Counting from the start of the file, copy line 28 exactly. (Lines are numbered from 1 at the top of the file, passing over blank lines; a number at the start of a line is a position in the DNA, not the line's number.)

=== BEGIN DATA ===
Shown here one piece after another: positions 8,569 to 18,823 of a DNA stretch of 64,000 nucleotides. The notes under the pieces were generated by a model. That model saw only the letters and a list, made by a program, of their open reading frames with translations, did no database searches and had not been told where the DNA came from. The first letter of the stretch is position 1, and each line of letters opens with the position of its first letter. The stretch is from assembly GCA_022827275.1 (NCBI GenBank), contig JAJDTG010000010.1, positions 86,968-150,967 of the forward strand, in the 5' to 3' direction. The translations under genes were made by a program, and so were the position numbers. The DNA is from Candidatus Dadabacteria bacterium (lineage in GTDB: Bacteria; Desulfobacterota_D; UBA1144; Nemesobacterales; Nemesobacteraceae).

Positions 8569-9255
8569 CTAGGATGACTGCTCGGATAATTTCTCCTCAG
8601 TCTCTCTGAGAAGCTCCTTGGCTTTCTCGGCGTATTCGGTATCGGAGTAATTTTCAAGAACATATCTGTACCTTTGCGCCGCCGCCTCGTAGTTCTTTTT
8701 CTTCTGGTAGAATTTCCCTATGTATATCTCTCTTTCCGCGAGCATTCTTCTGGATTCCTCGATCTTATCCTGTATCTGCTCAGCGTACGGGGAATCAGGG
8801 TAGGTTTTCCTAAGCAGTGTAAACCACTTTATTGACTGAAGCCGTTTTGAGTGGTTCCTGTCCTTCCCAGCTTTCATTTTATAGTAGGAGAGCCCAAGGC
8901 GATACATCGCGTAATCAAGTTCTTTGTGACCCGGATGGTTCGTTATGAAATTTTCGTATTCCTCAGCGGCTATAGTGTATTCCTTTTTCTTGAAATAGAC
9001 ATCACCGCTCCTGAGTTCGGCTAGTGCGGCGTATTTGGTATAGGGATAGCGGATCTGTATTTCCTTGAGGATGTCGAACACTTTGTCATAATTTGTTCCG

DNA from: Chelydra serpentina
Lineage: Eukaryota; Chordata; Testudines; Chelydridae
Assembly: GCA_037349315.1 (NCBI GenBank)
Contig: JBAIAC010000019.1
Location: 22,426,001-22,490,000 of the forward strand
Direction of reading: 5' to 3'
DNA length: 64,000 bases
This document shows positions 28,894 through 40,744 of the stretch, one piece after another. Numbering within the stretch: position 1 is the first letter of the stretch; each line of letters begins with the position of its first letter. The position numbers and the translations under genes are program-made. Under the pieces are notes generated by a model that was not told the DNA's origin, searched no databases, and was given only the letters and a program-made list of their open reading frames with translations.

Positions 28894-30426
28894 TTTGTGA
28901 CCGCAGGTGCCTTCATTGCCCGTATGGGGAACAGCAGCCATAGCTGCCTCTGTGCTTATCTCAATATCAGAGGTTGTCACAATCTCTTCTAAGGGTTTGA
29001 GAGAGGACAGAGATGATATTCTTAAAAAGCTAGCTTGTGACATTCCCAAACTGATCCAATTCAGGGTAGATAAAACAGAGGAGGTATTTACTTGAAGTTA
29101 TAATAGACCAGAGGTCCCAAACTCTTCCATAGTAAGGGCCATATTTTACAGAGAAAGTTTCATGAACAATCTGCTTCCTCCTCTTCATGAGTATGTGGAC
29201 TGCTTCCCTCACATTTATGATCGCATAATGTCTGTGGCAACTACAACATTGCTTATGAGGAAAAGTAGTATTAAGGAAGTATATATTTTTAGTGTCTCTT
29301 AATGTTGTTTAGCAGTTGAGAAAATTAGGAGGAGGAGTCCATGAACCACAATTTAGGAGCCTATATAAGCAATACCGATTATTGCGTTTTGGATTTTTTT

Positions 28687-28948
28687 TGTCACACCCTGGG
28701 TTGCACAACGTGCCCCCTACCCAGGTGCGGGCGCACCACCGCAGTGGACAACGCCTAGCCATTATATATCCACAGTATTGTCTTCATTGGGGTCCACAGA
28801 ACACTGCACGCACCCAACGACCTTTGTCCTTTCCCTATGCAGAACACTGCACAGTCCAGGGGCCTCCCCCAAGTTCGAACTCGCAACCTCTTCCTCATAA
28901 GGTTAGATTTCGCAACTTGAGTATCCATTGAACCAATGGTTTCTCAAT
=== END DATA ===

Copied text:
28901 GGTTAGATTTCGCAACTTGAGTATCCATTGAACCAATGGTTTCTCAAT